IBJNews

Power-grid software maker lands $7M in venture capital

Back to TopCommentsE-mailPrintBookmark and Share

Blue Pillar Inc., which makes software to manage electrical grids, has closed on $7 million in funding from four venture capital firms, it said Monday.

The Indianapolis-based firm, located at 9025 N. River Road on the northeast side, said it may double its 12-person local staff by year's end and seek additional office space locally.

Among the investors was Allos Ventures, with offices in Indianapolis and Cincinnati. Other investors are Claremont Creek Ventures, Arsenal Venture Partners and OnPoint Technologies—the U.S. Army’s venture capital fund. Allos principal John McIlwraith, Paul Straub from Claremont Creek and Jason Rottenberg from Arsenal all will  join Blue Pillar’s board as part of the deal.

The $7 million investment will help Blue Pillar with product development and let it go after a bigger share of customers who generate their own electricity. These include college campuses, hospitals, manufacturers, telecommunications providers and, increasingly, military bases.

Many of these campus-based generating systems are powered by natural gas, solar and wind generation, for example. The world market for such “microgrids” was $4.1 billion in 2010, according to Rockville, Md.-based SBI Energy.

Blue Pillar CEO Kevin Kushman said these on-campus generating systems often consist of a mishmash of equipment brands and vintages not networked to a central data-control system. Blue Pillar makes software touted at more efficiently managing and analyzing those generating assets. Clients include Tenet Healthcare and Duke University Health System.

Kushman previously worked at Cinergy, the Cincinnati-based utility later acquired by Duke Energy. His team includes Scott Prince, who’d worked in sales for Silicon Valley companies and most recently was executive director of the clean-tech venture firm EnerTech Capital.

Blue Pillar said its annual sales are under $10 million. Kushman said the company also is looking at expanding its customer base in developing countries, where public power grids are often unavailable or unreliable.

Early last year, Blue Pillar moved its headquarters from Alpharetta, Ga., to Indianapolis. It said it planned to add 70 employees by 2015 mostly in software development and sales. The average wage for those jobs is expected to be more than $40 per hour.

ADVERTISEMENT

Post a comment to this story

COMMENTS POLICY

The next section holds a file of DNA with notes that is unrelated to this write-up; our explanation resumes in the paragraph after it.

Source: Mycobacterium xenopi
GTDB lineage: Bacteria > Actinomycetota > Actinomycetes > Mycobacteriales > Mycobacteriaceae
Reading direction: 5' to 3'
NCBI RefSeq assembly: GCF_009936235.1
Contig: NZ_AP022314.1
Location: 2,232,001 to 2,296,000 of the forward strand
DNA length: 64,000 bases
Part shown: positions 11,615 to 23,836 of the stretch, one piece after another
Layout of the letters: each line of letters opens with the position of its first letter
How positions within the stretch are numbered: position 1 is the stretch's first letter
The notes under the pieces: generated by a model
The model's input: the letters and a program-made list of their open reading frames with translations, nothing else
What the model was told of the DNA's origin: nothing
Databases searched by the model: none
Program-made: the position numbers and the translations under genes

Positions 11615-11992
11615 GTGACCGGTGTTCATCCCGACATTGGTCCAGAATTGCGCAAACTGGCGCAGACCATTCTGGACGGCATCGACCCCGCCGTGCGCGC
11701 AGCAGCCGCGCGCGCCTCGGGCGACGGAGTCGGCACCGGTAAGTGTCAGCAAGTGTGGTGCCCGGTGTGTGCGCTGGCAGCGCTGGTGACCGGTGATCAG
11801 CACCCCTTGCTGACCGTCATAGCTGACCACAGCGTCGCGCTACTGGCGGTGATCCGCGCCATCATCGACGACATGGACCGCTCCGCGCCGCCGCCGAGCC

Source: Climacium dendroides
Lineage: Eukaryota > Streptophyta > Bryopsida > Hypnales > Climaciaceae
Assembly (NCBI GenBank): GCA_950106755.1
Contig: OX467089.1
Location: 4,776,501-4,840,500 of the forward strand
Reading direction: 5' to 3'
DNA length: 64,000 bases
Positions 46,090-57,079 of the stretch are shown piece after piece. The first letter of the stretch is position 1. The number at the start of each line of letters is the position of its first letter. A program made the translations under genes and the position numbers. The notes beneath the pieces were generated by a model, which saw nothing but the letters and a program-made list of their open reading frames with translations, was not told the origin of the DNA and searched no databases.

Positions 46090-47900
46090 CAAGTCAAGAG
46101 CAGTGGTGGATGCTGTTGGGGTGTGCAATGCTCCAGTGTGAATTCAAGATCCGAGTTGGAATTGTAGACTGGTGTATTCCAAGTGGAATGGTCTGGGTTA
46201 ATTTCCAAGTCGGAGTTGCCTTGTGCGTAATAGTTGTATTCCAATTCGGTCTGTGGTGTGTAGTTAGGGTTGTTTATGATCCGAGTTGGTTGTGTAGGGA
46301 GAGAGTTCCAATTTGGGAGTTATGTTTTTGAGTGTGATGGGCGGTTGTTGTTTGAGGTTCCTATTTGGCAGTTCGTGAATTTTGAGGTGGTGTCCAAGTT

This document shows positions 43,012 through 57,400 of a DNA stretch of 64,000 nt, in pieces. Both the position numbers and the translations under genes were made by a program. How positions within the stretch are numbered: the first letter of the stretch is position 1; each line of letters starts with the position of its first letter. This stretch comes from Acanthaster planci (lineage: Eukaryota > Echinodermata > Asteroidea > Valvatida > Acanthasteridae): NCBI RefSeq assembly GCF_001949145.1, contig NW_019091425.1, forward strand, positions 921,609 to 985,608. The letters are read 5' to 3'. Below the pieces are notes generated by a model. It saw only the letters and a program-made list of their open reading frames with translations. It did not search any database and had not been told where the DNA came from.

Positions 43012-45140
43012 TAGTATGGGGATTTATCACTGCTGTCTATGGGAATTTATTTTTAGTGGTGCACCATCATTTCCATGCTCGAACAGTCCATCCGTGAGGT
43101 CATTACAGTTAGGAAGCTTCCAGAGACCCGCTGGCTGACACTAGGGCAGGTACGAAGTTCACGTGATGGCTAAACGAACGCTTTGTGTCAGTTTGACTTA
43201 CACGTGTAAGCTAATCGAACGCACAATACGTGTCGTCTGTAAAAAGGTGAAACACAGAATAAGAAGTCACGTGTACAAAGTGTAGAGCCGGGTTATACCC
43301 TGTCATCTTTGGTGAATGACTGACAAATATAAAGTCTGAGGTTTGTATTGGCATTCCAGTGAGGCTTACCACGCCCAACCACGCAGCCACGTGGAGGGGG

We reserve the right to remove any post that we feel is obscene, profane, vulgar, racist, sexually explicit, abusive, or hateful.
 
You are legally responsible for what you post and your anonymity is not guaranteed.
 
Posts that insult, defame, threaten, harass or abuse other readers or people mentioned in IBJ editorial content are also subject to removal. Please respect the privacy of individuals and refrain from posting personal information.
 
No solicitations, spamming or advertisements are allowed. Readers may post links to other informational websites that are relevant to the topic at hand, but please do not link to objectionable material.
 
We may remove messages that are unrelated to the topic, encourage illegal activity, use all capital letters or are unreadable.
 

Messages that are flagged by readers as objectionable will be reviewed and may or may not be removed. Please do not flag a post simply because you disagree with it.

Sponsored by
ADVERTISEMENT

facebook - twitter on Facebook & Twitter

Follow on TwitterFollow IBJ on Facebook:
Follow on TwitterFollow IBJ's Tweets on these topics:
 
Subscribe to IBJ
  1. why oh why does this state continue to elect these people....do you wonder how much was graft out of the 3.8 billion?

  2. i too think this is a great idea. I think the vision and need is there as well. But also agree with Wendy that there may be better location in our city to fulfill this vision and help grow the sports of hockey and figure skating in Indy. Also to help further develop other parts of the city that seem often forgotten. Any of the other 6 townships out side of the three northernmost could benefit greatly from a facility and a vision like this. For a vision that sounds philanthropic, the location is appears more about the money. Would really like to see it elsewhere, but still wish the development the best of luck, as we can always use more ice in the city. As for the Ice growth when they return, if schedules can be coordinated with the Fuel, what could be better than to have high level hockey available to go see every weekend of the season? Good luck with the development and the return of the Ice.

  3. How many parking spaces do they have at Ironworks? Will residents have reserved spaces or will they have to troll for a space among the people that are there at Ruth Chris & Sangiovese?

  4. You do not get speeding ticket first time you speed and this is not first time Mr.Page has speed. One act should not define a man and this one act won't. He got off with a slap on the wrist. I agree with judge no person was injured by his actions. The state was robbed of money by paying too much rent for a building and that money could have been used for social services. The Page family maybe "generous" with their money but for most part all of it is dirty money that he obtained for sources that are not on the upright. Page is the kind of lawyer that gives lawyers a bad name. He paid off this judge like he has many other tine and walked away. Does he still have his license. I believe so. Hire him to get you confiscated drug money back. He will. It will cost you.

  5. I remain amazed at the level of expertise of the average Internet Television Executive. Obviously they have all the answers and know the business inside and out.

ADVERTISEMENT